In many ways, the idea of practicing goes against what we believe about talent, which is that it’s innate. I taught music lessons while drafting my latest novel, The Junction of Sunshine and Lucky—and learned that children often equate having to practice with being bad at an activity. I wrote The Junction, in part, to depict a young artist getting better over time … with practice. After all, talent only takes a student so far, and then discipline and the ability to work hard take over. So what can a parent do to encourage a child to master and love the art of practicing? Try these six tricks and watch as your child reaps the benefits!
If the activity you’d like your child to practice is tied to a weekly lesson (like playing a musical instrument), ask her to show you what they learned as soon as you get home. This reinforces the concepts they’ve been introduced to and gets them over the hump of starting a new week’s lesson.
2. Make it enticing.
If you want your child to practice reading, let him read what he’s attracted to—even comic books. If you want him to take up an instrument, let him tell you which he’d like to try—and be flexible. So much of learning what we love is trial and error; if your child decides he wants to switch instruments or sports, try to find a way to accommodate it.
3. Reward them appropriately.
Recognize the effort your child makes. Consistent practicing can be rewarded with fun stickers, new notebooks, cool guitar picks, etc.
4. It’s not about the length of time, but daily exposure.
It may not seem like much can be accomplished with 10 minutes of practice, but early on, practice is mostly about developing a routine. Let your child determine the length of practice time; getting in the habit of practicing each day is much more important than practicing for hours on end.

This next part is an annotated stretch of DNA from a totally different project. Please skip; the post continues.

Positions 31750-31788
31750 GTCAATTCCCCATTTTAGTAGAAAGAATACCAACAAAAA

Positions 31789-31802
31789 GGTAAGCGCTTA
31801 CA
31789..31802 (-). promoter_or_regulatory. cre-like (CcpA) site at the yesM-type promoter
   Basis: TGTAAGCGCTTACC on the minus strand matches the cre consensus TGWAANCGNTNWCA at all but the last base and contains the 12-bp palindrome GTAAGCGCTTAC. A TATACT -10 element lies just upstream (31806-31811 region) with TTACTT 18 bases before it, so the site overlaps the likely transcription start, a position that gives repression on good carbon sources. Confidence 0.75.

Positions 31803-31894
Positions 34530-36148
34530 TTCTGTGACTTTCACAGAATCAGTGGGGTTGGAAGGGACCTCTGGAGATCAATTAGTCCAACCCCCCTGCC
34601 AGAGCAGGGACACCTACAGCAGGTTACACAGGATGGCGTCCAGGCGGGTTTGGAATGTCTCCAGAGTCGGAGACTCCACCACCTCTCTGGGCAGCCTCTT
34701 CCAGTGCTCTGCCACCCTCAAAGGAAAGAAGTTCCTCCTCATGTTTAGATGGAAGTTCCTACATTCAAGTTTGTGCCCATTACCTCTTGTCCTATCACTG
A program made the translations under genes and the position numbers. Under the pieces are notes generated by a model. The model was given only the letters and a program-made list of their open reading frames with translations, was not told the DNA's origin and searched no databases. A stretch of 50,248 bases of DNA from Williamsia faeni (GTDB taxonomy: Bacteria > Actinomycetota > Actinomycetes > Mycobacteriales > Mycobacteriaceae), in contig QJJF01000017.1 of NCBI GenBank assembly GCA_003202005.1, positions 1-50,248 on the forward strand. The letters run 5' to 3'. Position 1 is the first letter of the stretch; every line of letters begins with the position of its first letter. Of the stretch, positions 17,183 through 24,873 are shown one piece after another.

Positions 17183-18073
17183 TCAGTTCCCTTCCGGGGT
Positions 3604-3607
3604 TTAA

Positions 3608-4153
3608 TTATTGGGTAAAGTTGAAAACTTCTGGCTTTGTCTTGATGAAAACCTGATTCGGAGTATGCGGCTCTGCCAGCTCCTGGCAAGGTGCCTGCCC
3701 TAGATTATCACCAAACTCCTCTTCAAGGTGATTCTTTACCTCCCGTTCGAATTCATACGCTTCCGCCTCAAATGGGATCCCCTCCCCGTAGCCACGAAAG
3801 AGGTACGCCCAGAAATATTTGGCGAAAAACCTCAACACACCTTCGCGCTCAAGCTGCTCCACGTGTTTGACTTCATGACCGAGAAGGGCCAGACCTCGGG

5. Follow your child’s lead.
You know your child best; if she’s extroverted, be sure to include frequent mini-“recitals” or showcases for friends and family. If she’s shy, be sure to compliment her in quieter ways—at the dinner table, or in the car on the way to school, telling her how much you enjoy her music, for example.
6. Record the progress.
No matter how shy your child is, make an effort to get a visual recording (perhaps on your phone). Record him practicing layups or a song or reading aloud. Two or three months down the road, record him again, and play both clips for him so he can see the progress he’s making.
Getting better is addictive—once children see that practice really is making a difference, they’ll only want to practice more. Short daily sessions will lead to longer, more productive practice times. Practice not only teaches young students the specifics of learning an instrument, sport, etc., but also teaches children how to put in the work, how to master concepts and improve—skills that will be essential to success in any field throughout their lives.
Holly Schindler (www.hollyschindler.com) is a former music teacher and the author of two young adult novels, A Blue So Dark and Playing Hurt. Her first middle-grade novel, The Junction of Sunshine and Lucky, was released on February 6, 2014.